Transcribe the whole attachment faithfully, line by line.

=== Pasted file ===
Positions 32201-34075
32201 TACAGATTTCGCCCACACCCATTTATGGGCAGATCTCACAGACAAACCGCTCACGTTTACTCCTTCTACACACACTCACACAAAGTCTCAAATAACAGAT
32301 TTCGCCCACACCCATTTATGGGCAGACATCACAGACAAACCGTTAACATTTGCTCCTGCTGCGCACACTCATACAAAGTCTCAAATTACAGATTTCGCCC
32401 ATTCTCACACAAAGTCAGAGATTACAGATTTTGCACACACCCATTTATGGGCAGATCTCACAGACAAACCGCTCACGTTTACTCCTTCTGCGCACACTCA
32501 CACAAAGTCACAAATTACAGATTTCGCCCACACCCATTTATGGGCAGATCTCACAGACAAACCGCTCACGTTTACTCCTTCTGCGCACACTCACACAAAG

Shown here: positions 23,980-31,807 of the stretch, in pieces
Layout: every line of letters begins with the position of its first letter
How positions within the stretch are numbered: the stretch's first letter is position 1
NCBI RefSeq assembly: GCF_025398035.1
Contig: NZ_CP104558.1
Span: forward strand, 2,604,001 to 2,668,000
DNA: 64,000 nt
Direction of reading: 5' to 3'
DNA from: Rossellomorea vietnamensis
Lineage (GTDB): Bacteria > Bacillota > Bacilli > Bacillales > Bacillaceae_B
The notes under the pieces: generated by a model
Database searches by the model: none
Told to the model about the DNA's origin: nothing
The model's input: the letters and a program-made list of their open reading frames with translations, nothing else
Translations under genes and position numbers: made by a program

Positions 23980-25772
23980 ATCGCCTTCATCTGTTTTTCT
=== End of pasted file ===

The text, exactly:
Positions 32201-34075
32201 TACAGATTTCGCCCACACCCATTTATGGGCAGATCTCACAGACAAACCGCTCACGTTTACTCCTTCTACACACACTCACACAAAGTCTCAAATAACAGAT
32301 TTCGCCCACACCCATTTATGGGCAGACATCACAGACAAACCGTTAACATTTGCTCCTGCTGCGCACACTCATACAAAGTCTCAAATTACAGATTTCGCCC
32401 ATTCTCACACAAAGTCAGAGATTACAGATTTTGCACACACCCATTTATGGGCAGATCTCACAGACAAACCGCTCACGTTTACTCCTTCTGCGCACACTCA
32501 CACAAAGTCACAAATTACAGATTTCGCCCACACCCATTTATGGGCAGATCTCACAGACAAACCGCTCACGTTTACTCCTTCTGCGCACACTCACACAAAG

Shown here: positions 23,980-31,807 of the stretch, in pieces
Layout: every line of letters begins with the position of its first letter
How positions within the stretch are numbered: the stretch's first letter is position 1
NCBI RefSeq assembly: GCF_025398035.1
Contig: NZ_CP104558.1
Span: forward strand, 2,604,001 to 2,668,000
DNA: 64,000 nt
Direction of reading: 5' to 3'
DNA from: Rossellomorea vietnamensis
Lineage (GTDB): Bacteria > Bacillota > Bacilli > Bacillales > Bacillaceae_B
The notes under the pieces: generated by a model
Database searches by the model: none
Told to the model about the DNA's origin: nothing
The model's input: the letters and a program-made list of their open reading frames with translations, nothing else
Translations under genes and position numbers: made by a program

Positions 23980-25772
23980 ATCGCCTTCATCTGTTTTTCT